So what made him a great leader? Words. He was right about one big thing – the scale of the Nazi threat and the necessity of destroying it – and he used words to persuade the British people they must, and more importantly could, defeat Germany. This was not obvious to anyone in May 1940, after the fall of France and the escape from Dunkirk of the British Expeditionary Force. The eloquence and force of his oratory is what gave England the courage to stand alone in 1940 and 41, until Japan invited America to the war.
Abraham Lincoln was arguably the greatest leader of the 19th century. I yield to no one in my admiration of Lincoln, but as Commander-in-Chief he got off to a very rough start. He changed generals after every battle and oversaw a war machine that was often corrupt (his first War Secretary resigned in disgrace). He had little to no control over George McClellan, his senior general in the early years of the war. So what’s so great about Lincoln?
Again, words. In the Gettysburg Address, Lincoln articulated for the nation the reason for war, indeed the reason for the existence of the United States. In his Second Inaugural, he spoke with great poetry about the reasons for the horrors of the previous 4 years. And in countless letters and speeches and meetings in between he used words to persuade the North that this cause was worth fighting for.
I bring all this up because Barack Obama's meteoric rise from state Senator to the White House was driven mostly by his oratory. Great oratory has several factors. The words themselves, of course, and for modern politicians those words are mostly written by others. But also the grace and power of the delivery.
Obama is at times a great orator, particularly when compared with the the shrill-voiced Hillary Clinton and the stilted speaking of John McCain. He certainly was last night. Further, it is clear that millions of Americans responded with fervor to his message.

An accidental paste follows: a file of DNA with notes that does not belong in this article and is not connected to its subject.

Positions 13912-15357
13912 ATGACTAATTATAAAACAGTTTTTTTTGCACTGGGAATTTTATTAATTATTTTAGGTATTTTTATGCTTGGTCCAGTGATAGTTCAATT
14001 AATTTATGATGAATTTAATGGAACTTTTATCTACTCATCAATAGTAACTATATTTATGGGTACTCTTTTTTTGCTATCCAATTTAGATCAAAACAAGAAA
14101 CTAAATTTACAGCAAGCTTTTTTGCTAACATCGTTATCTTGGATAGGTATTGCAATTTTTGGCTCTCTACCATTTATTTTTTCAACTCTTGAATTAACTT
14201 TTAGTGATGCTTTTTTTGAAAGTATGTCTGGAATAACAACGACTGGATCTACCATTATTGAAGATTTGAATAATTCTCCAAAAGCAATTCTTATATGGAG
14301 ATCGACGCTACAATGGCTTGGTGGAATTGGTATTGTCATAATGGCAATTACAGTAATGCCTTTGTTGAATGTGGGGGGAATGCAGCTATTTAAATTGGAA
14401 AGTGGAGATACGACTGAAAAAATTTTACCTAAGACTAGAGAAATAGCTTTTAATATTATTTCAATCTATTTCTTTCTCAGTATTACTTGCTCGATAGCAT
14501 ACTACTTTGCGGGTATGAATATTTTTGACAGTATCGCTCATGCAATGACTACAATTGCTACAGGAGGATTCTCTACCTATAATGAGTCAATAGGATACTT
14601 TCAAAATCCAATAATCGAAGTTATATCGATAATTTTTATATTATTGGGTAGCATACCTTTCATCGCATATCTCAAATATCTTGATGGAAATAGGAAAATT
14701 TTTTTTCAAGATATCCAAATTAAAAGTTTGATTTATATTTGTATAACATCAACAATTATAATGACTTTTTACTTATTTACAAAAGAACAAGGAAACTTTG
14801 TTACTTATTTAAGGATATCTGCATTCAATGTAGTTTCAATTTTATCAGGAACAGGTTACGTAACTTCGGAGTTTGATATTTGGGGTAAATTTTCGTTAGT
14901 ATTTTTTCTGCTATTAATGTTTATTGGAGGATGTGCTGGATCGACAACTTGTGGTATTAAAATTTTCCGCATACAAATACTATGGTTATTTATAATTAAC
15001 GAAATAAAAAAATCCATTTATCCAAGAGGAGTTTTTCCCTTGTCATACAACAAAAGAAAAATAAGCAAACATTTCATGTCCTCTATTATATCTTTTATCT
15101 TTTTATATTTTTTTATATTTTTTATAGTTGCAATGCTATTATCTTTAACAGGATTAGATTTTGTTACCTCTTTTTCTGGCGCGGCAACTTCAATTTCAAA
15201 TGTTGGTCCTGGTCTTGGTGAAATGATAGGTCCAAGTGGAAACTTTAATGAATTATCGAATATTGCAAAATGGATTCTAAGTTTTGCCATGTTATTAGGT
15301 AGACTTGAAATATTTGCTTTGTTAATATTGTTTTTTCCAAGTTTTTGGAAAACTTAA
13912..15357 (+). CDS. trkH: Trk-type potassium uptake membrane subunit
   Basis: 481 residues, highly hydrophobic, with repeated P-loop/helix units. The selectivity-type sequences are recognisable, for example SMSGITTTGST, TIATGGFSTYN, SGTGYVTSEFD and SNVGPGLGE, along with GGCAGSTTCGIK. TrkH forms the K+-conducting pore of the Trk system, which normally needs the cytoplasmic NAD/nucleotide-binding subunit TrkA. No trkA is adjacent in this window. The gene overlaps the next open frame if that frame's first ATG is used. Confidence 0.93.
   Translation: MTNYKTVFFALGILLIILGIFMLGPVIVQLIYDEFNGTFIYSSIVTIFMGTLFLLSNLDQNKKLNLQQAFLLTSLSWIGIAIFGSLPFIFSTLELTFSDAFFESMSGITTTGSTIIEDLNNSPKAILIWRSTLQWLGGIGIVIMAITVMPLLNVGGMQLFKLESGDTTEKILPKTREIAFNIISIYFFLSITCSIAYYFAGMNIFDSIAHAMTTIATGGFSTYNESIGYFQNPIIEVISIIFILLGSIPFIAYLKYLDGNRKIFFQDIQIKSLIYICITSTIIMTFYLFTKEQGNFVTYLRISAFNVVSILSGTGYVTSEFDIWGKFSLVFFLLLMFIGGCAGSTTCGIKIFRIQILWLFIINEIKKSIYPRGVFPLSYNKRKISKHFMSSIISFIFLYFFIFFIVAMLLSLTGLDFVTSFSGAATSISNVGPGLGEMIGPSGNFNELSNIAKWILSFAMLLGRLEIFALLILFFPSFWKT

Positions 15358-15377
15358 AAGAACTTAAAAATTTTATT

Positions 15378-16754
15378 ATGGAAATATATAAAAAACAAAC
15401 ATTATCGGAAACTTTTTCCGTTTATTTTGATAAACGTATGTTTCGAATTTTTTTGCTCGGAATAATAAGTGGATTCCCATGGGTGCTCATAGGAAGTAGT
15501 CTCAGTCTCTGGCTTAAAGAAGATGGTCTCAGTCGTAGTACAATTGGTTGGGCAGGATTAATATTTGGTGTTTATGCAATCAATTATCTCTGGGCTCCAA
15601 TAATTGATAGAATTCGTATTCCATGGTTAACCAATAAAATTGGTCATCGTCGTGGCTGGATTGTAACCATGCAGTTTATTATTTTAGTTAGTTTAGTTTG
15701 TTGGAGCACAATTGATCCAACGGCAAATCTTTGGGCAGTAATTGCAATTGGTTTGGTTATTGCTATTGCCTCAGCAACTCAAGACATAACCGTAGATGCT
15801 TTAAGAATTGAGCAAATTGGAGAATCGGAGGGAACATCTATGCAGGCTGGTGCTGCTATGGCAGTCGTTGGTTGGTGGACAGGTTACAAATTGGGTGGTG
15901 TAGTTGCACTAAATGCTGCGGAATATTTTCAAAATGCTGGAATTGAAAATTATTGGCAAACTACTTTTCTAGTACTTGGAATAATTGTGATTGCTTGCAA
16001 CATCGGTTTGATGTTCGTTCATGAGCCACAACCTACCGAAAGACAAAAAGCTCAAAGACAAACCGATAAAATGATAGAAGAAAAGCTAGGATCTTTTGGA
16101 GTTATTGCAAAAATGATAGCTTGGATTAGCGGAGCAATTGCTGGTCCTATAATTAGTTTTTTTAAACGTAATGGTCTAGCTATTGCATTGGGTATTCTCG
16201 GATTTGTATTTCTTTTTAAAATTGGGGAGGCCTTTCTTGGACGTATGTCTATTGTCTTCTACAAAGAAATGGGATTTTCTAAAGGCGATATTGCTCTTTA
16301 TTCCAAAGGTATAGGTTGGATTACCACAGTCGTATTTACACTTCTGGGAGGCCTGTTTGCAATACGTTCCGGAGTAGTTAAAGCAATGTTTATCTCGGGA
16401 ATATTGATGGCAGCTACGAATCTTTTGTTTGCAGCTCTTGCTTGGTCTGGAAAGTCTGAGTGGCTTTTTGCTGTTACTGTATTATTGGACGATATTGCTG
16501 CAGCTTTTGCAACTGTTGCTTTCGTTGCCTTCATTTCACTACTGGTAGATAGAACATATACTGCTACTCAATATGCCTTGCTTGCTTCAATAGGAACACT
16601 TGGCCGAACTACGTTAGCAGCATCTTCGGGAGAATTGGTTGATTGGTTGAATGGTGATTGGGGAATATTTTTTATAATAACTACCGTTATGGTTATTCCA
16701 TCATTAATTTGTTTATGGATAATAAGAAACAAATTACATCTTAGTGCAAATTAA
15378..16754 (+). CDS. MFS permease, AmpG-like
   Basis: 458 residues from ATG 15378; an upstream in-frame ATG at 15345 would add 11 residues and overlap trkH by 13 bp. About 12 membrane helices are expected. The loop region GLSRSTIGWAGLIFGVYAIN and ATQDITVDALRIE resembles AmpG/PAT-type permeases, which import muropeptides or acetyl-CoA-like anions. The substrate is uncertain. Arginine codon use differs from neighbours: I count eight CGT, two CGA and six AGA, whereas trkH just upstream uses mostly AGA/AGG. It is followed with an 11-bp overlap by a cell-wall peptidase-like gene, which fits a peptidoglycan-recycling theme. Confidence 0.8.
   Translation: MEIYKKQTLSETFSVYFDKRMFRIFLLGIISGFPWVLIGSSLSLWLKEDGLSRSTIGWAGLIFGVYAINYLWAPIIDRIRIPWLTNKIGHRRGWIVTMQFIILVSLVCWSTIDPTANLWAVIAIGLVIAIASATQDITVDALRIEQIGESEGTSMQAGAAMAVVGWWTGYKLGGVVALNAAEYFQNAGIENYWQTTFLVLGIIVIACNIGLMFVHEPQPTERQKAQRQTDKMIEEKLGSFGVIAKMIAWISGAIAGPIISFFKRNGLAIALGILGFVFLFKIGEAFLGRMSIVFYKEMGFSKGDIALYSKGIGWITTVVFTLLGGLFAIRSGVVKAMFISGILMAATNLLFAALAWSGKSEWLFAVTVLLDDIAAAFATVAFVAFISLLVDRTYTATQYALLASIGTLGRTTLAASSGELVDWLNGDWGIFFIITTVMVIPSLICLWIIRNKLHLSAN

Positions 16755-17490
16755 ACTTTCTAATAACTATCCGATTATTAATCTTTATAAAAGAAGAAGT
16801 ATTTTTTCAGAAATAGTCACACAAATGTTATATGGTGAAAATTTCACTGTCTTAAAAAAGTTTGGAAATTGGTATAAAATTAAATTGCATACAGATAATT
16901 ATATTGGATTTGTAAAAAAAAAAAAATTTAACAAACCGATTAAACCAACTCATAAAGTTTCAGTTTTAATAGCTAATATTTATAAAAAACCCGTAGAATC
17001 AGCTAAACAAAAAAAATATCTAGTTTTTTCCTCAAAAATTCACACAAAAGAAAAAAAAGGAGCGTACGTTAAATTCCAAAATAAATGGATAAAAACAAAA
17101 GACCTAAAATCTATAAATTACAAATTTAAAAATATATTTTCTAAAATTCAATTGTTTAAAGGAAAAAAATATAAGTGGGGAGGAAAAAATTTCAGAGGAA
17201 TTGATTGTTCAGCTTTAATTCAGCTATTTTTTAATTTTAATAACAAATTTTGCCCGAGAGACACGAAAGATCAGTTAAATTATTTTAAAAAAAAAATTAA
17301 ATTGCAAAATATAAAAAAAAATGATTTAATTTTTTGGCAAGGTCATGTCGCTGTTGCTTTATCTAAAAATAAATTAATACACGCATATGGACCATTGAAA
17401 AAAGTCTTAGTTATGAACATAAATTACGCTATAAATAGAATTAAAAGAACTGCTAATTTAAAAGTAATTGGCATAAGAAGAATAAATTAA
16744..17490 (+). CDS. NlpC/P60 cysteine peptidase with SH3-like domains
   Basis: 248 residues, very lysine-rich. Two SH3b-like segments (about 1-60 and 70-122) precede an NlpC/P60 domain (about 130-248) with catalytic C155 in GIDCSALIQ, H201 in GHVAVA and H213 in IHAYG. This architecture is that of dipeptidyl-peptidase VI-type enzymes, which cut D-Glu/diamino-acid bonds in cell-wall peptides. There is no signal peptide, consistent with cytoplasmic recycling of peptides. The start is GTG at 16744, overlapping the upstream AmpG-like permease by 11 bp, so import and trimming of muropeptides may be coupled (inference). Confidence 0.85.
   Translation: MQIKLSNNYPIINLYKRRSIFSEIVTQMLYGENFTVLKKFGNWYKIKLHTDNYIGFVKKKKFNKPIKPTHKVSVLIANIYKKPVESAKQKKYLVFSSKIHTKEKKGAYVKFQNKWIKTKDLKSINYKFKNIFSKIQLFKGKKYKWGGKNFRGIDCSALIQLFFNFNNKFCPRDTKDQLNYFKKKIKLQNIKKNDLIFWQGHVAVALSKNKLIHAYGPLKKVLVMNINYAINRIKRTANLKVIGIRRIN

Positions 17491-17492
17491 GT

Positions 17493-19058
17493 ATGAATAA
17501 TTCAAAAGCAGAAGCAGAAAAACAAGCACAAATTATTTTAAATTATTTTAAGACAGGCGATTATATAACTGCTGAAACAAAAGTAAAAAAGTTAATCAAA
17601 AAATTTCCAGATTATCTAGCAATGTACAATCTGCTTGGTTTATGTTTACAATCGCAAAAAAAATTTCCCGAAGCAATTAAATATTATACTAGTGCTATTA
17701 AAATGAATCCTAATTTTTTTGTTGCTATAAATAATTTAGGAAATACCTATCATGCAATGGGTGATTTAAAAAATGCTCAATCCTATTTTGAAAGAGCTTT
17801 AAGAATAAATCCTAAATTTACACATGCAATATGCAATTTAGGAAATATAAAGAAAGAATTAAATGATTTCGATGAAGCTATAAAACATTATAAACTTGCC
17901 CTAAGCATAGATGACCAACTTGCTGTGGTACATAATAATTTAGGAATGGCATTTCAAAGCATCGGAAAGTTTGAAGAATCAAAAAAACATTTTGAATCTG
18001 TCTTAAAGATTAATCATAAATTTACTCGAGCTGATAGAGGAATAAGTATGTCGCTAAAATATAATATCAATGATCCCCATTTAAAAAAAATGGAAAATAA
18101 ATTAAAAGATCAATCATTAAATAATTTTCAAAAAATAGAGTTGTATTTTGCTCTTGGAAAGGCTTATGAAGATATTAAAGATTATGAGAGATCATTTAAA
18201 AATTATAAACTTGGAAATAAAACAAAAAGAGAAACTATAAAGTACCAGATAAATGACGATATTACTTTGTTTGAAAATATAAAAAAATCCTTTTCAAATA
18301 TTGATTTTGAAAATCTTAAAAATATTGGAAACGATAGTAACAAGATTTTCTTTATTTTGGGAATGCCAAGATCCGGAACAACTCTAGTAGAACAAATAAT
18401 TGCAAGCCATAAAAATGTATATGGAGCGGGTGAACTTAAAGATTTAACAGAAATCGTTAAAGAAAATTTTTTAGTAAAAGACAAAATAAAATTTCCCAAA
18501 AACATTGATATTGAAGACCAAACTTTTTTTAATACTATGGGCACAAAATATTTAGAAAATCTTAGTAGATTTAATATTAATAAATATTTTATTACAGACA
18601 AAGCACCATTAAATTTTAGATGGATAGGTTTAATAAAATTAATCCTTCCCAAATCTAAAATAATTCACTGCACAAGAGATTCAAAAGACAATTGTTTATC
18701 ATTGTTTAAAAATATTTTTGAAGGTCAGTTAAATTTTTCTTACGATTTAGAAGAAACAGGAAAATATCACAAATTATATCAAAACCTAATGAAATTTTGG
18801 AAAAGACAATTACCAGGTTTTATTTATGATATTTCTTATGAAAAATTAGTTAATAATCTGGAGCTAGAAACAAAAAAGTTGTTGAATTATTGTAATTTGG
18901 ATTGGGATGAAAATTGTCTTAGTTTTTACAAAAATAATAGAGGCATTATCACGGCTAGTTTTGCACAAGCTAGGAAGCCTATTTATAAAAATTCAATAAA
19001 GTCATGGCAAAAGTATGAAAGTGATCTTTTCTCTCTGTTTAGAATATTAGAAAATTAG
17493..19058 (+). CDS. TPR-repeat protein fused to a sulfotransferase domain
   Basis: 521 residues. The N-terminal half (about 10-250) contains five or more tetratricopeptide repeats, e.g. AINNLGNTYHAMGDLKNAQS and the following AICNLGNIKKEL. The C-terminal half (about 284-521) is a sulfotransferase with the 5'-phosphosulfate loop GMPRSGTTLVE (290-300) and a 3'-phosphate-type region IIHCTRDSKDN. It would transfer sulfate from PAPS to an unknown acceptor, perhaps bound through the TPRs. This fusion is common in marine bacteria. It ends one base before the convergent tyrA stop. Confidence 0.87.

This ability to connect with voters, to get the kind of fervent response we saw in this election, shows he may have the raw abilities to be a great leader.
Ah, but what if, unlike Lincoln and Churchill, he's wrong about the great issues of his day? What if his intellect and eloquence are harnessed to failed policies? If you're a fiscal conservative, you can't feel good about Obama's mission to raise corporate taxes and strengthen unions. If you're a national security conservative, you may feel queasy about Obama's plans to close Gitmo, leave Iraq, and chat up Ahmadinejad. If you're a cultural conservative, that crack about bitter Pennsylvanians clinging to guns and religion still sticks in your craw.
But relax. In a few days I'll publish my piece titled "10 (or so) Reasons that Conservatives Should Lie Back and Enjoy the Age of Obama - or at Least not Move to Australia."
* When I use the terms great and near-great, I’m not basing this on personal opinion. Numerous polls of historians have been done in recent years. For an overview of these polls, click here.